The worst week for global capital markets since the financial crisis of 2008 was brutal. And it touched almost everything – gold included:
But why did gold also decline? During the beginning of such crises, it’s worth examining the buying and selling data. Last week the only sellers were the institutions who had gold on margin, meaning they had borrowed capital to take their position. While their long positions in other assets declined, they were forced to sell some of their assets to meet their margin requirements or to make up losses. This is usual behaviour in such times and once these positions are unwound then the constant demand for gold should return the price higher once again. Especially, when ultimately, peak Gold production was reached last year and is only forecasted to decline. In a world where globalisation is retreating (especially now with how these viruses can spread so quickly) Gold will continue to be a well-bid safe haven.
The central bank behaviours were predictable as they were futile. Lots of stories and messages leaked to the press about coordinated responses of more monetary easing, multilateral support programs and the like were not enough to stabilise markets. For over a decade now, every problem the economy has had has been plastered over with these policies. But if populations refuse to work, get infected, panic buy rations then the entire edifice of society starts to look shaky. And in these situations, quantitative easing does nothing to restore an economy to health, nor does it inject confidence into the system either. If this is all policy makers have, then electorates will turn to more extreme policies such as border closings, longer flight suspensions to outbreak areas and even forced quarantine of suspected virus-carriers. None of these are positive for economic growth but should benefit gold regardless.
In the chaos and panic of the market drawdown the other main story was missed: the Democratic party turning even more so against Bernie Sanders. Three of the moderates – Buttigieg, Klobuchar and Steyer – dropped out and will more than likely back Joe Biden. Mike Bloomberg seems to have blown his chance before even beginning, while Elizabeth Warren just can’t seem to regain any momentum. At the moment it looks a straight contest between the left-wing Bernie Sanders and the moderate Joe Biden. Trump would clearly prefer Biden and would probably comfortably beat him in November. Most elite Democrats, fearful of real left-wing policies would hold their nose and back Trump over Sanders. But Trump fears Sanders the most, and with good reason. The grass roots campaign is huge and if there is a chance that the DNC (Democratic National Committee) can see Bernie as being useful, and tone his rhetoric down, then Trump is in trouble and so are markets. Very few said Brexit would be voted for, let alone happen, and it did. Very few said Jeremy Corbyn would come so close to being elected, and close he came. Very few said Trump would be elected, and he was.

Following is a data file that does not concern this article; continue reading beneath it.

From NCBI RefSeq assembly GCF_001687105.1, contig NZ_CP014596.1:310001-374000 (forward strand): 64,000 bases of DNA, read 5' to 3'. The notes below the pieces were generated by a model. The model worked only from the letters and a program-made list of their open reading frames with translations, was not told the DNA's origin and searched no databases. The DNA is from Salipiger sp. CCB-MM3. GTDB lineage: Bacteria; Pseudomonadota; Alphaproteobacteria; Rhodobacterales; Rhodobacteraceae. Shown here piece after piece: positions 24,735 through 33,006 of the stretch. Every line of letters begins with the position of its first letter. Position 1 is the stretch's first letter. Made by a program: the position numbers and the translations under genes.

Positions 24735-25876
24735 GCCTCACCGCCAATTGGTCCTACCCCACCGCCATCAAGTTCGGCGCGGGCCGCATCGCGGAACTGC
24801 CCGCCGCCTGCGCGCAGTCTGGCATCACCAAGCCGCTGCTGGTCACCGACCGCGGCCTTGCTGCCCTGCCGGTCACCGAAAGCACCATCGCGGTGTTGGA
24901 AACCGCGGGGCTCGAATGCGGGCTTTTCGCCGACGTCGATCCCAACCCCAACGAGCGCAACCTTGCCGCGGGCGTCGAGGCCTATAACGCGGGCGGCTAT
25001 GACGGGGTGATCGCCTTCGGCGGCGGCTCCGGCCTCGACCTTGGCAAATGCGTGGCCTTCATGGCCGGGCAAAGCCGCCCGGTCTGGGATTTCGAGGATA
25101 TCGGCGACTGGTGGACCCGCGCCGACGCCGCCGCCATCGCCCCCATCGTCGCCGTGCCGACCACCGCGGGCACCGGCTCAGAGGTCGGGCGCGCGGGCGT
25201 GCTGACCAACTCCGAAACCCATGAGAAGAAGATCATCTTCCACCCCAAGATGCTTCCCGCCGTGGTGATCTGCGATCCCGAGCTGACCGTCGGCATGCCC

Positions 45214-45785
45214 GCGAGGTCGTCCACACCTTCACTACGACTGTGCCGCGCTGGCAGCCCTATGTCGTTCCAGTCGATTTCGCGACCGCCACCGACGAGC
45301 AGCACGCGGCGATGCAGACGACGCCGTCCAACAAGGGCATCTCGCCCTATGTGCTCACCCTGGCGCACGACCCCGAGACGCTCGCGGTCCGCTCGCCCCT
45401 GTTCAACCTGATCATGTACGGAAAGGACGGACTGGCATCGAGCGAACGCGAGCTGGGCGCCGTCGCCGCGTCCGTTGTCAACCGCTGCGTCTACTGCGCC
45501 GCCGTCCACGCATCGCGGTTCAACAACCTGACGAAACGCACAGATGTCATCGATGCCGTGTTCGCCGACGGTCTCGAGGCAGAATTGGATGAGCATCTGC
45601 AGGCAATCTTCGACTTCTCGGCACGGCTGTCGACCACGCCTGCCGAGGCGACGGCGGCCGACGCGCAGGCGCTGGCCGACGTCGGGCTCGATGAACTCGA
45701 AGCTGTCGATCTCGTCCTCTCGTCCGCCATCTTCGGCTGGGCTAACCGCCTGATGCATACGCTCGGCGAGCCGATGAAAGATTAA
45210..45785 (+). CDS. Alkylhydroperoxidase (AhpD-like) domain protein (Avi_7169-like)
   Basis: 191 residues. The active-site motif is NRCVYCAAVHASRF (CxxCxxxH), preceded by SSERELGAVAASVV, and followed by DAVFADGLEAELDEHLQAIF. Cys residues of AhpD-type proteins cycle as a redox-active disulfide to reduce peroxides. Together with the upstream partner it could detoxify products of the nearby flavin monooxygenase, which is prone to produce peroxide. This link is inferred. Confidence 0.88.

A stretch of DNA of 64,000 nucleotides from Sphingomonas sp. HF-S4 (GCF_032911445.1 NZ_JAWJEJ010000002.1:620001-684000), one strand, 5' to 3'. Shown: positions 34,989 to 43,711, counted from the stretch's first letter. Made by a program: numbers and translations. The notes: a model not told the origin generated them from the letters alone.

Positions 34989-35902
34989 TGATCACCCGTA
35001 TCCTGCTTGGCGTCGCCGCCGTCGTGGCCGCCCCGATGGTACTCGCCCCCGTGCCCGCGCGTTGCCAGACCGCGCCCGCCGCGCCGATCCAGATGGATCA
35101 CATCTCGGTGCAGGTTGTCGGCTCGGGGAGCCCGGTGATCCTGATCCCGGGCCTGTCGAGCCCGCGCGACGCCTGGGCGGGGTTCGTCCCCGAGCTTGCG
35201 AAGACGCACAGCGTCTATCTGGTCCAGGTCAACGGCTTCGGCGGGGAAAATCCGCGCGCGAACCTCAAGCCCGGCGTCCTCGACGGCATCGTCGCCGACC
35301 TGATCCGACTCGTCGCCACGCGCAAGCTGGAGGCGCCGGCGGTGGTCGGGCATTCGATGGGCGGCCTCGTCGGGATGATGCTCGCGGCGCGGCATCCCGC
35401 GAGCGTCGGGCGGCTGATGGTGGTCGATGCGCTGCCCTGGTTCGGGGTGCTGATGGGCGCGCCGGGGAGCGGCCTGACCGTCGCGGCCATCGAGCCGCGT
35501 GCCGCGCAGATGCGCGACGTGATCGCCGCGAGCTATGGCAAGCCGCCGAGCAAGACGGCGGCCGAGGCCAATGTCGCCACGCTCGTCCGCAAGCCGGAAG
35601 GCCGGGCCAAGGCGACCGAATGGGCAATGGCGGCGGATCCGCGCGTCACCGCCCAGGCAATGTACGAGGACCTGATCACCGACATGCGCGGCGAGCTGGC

The lesson here is that what consensus thinks will happen is rarely correct all the time. And the consequences haven’t been thought of. What would the Fed do in a Sanders administration? What would the Dollar do?
Trump’s success or failure dealing with this virus will also determine the next president. At the moment it has been a proper shambles. The Fed’s reaction today, to cut 50bps as an emergency response to the Coronavirus does nothing to shore up confidence in the situation. It looks like a panicky move that smacks of desperation. Trump has nailed his colours to the market’s performance. If this virus really dents the economy, then the market will be in the doldrums the next few months. This will create a self-fulfilling prophecy where markets go down, the odds of Trump’s re-election go down, and thus the odds of a Sanders Administration rise, again sending markets lower and lower on a loop.
Sanders becoming president would be the biggest policy shift politically and economically since World War 2. A socialist, nationalist, protectionist US president has never happened before, not even been close. The policy implications are immense. Would the US still want to be the global superpower? Would industries be nationalised? Or more likely, which industries will be nationalised first? It may not happen but hoping it won’t is not an investment strategy.
Time and time again markets underestimate the change that is afoot across the world. The last 40 years will not be repeated. Profound changes are happening in politics and technology and they will reconceptualise the understandings of globalisation actually means. This retracement back to national borders, whether on the right or the left, is a slow structural shift that will leave markets in total confusion. Only Gold, without the human hand tainting it, will shine.
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Important disclaimer: this document is not an official research report and the views expressed in it are those of the authors. The authors are not registered research analysts and there is no assurance the trends mentioned will continue or that the forecasts discussed will be realised. Gold as a commodity is not a specified investment for the purpose of giving advice under the Financial Services and Markets Act 2000, therefore, this does not give rise to rights to claim compensation under the Financial Services Compensation Scheme.